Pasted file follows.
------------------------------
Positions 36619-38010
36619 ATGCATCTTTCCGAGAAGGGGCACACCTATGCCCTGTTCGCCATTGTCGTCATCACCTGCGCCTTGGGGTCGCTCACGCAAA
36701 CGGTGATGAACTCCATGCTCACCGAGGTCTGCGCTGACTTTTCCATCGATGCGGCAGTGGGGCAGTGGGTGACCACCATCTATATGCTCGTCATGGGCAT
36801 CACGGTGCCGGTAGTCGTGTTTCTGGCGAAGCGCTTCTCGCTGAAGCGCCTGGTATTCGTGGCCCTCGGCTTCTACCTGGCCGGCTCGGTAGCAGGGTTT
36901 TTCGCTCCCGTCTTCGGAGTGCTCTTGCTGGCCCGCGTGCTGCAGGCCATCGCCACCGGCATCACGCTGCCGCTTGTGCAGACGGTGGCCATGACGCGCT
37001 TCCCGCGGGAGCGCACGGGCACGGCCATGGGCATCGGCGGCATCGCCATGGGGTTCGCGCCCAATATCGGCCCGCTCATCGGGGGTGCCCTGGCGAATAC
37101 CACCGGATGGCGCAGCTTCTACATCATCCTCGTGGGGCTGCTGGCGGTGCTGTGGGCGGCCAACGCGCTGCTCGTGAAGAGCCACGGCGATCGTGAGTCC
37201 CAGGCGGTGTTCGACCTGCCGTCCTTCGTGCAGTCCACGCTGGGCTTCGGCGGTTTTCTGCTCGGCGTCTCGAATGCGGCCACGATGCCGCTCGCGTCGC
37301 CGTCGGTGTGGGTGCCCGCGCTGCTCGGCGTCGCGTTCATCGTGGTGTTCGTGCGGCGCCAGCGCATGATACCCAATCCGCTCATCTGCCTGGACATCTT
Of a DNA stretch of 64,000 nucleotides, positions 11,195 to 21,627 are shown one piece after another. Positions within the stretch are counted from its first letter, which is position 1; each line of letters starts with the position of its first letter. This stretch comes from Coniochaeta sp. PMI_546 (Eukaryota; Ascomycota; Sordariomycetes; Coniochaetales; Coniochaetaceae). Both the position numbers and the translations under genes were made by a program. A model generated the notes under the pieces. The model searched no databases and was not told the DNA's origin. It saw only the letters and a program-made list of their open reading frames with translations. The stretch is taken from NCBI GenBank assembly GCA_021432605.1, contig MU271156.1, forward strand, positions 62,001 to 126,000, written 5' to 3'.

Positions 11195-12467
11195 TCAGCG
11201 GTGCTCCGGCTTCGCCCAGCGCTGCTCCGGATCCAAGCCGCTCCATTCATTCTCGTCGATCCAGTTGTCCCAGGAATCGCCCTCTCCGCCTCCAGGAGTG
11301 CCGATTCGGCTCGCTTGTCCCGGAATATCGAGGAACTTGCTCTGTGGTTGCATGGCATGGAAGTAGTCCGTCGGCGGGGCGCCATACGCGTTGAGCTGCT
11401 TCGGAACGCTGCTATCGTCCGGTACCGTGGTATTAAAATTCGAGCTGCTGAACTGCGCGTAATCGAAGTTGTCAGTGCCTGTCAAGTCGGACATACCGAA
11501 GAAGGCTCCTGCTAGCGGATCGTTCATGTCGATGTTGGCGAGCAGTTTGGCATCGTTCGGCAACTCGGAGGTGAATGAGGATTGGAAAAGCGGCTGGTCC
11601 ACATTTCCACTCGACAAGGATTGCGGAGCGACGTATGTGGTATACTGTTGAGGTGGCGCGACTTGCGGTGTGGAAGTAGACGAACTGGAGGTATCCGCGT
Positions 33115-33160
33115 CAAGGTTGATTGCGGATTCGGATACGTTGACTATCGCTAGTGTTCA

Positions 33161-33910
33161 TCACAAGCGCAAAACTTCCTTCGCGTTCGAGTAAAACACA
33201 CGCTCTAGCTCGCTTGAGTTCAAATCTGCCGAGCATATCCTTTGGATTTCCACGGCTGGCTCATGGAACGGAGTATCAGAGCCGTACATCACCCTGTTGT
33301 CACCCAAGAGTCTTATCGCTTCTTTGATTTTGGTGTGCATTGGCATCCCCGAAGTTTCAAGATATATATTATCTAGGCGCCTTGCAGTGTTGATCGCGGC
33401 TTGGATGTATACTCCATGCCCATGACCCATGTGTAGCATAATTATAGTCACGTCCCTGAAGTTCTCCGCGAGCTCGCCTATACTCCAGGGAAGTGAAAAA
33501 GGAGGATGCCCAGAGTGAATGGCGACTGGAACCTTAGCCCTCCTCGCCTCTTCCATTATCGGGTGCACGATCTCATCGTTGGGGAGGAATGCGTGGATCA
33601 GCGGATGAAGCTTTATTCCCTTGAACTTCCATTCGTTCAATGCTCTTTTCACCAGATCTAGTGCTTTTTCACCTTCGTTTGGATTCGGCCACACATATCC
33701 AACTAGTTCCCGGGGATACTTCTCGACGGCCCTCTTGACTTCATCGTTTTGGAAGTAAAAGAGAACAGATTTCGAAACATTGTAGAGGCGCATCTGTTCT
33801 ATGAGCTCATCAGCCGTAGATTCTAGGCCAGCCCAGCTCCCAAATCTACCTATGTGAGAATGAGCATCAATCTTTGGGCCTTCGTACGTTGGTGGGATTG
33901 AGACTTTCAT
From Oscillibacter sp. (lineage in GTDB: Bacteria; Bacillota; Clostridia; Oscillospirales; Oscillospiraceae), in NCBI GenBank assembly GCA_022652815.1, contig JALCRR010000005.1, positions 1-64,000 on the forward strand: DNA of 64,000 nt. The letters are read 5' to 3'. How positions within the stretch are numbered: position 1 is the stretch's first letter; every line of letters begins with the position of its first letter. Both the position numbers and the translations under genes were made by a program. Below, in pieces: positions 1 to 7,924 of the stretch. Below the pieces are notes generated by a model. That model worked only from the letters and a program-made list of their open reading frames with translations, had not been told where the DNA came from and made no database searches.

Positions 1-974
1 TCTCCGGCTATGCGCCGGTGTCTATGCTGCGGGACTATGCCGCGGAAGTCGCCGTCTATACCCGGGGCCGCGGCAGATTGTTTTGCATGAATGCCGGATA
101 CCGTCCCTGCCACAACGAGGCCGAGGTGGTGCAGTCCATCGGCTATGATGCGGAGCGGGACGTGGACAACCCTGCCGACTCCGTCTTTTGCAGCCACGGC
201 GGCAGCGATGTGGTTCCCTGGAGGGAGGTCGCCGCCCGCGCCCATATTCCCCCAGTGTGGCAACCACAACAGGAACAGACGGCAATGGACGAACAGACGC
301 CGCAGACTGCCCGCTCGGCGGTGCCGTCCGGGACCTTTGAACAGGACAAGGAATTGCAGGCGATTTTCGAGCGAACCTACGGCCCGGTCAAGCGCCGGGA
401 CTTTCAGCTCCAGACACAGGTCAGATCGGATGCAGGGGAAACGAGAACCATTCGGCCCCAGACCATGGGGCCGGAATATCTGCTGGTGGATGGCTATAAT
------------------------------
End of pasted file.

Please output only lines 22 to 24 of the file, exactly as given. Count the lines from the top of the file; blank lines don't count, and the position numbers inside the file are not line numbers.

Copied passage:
33201 CGCTCTAGCTCGCTTGAGTTCAAATCTGCCGAGCATATCCTTTGGATTTCCACGGCTGGCTCATGGAACGGAGTATCAGAGCCGTACATCACCCTGTTGT
33301 CACCCAAGAGTCTTATCGCTTCTTTGATTTTGGTGTGCATTGGCATCCCCGAAGTTTCAAGATATATATTATCTAGGCGCCTTGCAGTGTTGATCGCGGC
33401 TTGGATGTATACTCCATGCCCATGACCCATGTGTAGCATAATTATAGTCACGTCCCTGAAGTTCTCCGCGAGCTCGCCTATACTCCAGGGAAGTGAAAAA